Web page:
"Dreams feel real while we're in them. It's only when we wake up that we realize something was actually strange." -Inception

Thursday, February 13, 2014

Movie Review: 12 Years a Slave

Steve McQueen's 12 Years a Slave is a film you can't forget once you watch it. Based on the heartbreaking memoir by Solomon Northup, a free man who detailed his arduous captivity.  His life is changed overnight after a decision to get some work with a traveling circus without the knowledge of his family. Instead he's duped, drugged and sold into slavery from the North into the South. From that point on, we the viewers are taken alongside his tortuous and difficult journey to regain his old identity and diginity. 

Chiwetel Ejiofor plays Northup, a talented violinist in his pre-slavery days who is reduced to hiding his ability to read once he is a slave. He soon realizes that his proclamations of being a free man and appealing to the humanity of the slaveowners fall on deaf ears.  He is even robbed of his name and rechristened 'Platt' as to lose all vestiges of his old self. Solomon must then survive this ordeal hoping that one day he will be free.  

But at every turn he and his fellow slaves come across people who only think if them as property or worse not even human. One mother, Eliza (played by Adepero Oduye), who's cruelly separated by her two children is told to forget them and when her sorrowful cries are still heard, she sent is sent away. Solomon himself keeps his head down and does his duty silently but there are moments when he attempts to break free of his life of drudgery. 

Unfortunately he has to attempt to do so under the watchful and paranoid eye of Edwin Epps (played menacingly by Michael Fassbender). Epps is highly religious and has a complicated relationship with his slaves. He believes he treats them well, but obviously they are at his mercy and he whips them, tortures them and abuses them at all times.  One such slave, Patsey (Lupita Nyong'o) receives the worst of his attentions.  He both is fascinated and horrified by her, a reaction that nobody including his wife (Sarah Paulson) understands.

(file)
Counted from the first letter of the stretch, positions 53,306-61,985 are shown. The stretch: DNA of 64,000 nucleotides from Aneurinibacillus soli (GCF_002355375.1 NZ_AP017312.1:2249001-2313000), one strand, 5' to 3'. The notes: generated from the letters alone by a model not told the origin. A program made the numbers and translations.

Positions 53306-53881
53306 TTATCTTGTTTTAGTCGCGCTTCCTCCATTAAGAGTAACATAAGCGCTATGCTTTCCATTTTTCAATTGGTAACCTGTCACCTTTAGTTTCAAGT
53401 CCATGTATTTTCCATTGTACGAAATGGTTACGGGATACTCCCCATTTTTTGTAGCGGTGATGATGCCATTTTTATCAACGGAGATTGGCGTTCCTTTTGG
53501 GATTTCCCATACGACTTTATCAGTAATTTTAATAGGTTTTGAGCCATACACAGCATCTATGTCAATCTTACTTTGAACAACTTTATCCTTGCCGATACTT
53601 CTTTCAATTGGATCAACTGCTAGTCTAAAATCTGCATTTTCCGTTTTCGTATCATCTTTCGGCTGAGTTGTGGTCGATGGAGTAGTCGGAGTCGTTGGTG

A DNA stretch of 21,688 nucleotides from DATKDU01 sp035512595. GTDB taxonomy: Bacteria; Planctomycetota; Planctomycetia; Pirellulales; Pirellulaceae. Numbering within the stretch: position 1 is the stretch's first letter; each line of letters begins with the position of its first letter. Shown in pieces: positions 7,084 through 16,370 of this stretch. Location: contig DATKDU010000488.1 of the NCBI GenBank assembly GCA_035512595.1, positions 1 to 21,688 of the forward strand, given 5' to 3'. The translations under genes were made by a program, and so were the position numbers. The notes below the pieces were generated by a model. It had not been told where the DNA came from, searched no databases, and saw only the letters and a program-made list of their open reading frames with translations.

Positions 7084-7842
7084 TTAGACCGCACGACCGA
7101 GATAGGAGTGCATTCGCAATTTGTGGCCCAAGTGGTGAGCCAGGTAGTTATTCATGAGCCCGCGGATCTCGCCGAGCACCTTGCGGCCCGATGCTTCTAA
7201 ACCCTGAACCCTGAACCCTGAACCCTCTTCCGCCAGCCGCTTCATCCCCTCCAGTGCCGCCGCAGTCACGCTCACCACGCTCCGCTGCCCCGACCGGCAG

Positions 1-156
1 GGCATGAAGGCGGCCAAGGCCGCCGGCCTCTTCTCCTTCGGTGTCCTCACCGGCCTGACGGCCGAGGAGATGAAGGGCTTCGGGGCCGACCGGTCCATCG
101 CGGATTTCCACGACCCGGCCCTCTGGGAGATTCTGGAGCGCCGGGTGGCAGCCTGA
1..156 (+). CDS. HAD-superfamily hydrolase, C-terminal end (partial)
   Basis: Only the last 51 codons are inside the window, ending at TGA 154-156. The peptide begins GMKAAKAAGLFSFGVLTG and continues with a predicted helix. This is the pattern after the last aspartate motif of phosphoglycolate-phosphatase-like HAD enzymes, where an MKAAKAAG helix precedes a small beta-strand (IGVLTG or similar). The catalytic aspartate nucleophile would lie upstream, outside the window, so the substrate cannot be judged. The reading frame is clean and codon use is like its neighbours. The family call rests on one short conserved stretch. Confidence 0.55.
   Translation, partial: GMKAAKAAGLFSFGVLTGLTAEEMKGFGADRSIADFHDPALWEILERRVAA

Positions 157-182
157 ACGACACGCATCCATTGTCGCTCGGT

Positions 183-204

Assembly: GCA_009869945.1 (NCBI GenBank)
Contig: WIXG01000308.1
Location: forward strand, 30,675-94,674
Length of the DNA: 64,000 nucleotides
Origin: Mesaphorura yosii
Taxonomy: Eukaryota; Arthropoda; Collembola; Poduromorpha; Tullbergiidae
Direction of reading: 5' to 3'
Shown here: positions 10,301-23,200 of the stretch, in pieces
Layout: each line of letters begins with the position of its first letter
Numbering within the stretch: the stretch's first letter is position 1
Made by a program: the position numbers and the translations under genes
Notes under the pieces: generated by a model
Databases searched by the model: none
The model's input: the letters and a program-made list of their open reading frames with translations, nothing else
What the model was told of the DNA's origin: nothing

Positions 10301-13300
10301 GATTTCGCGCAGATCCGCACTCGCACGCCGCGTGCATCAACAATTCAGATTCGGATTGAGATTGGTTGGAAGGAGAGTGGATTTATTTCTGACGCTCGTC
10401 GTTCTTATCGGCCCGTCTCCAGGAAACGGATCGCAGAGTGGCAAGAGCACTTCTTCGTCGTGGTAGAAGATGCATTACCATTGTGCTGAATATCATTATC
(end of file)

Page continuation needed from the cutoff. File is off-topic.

There are a few films that showed the ugly and harsh truths of what slavery did to America.  12 Years a Slave erases all of them with its depiction and lays them out bare.  You can't look away.  While the film is produced by Brad Pitt (who has an integral cameo in the film), the director and most of the actors aren't American.  It gives the movie a unique perspective as McQueen chooses to let the camera linger where others would have turned away.

Ejiofor is quietly magnificent as Solomon, a man who doesn't comprehend how is whole life is turned upside down.  A scene that especially stayed with me was when he finally joined in the other slaves singing "Roll, Jordan, Roll" as they buried one of their one.  It was one moment after he was brought into slavery where he allowed himself to let go and just be.  The rest of the actors including Fassbender, Nyong'o and Benedict Cumberbatch as just as great in their roles.

Eventually, though his ordeal does end and the climax of the film will leave you with a heavy heart.  While Solomon was able to escape, slavery did not end overnight.  Like 2012's Lincoln, 12 Years a Slave is a film I hope they will show to future generations on American history.  I hope this one film you all won't pass on.  

Directed by Steve McQueen, Screenplay by John Ridley; Based on the memoir by Solomon Northup; Cinematography by Sean Bobbitt; Editing by Joe Walker; Music by Hans Zimmer

Additional cast: Paul Giamatti, Paul Dano, Scoot McNairy, Taran Killiam, Garrett Dillahunt


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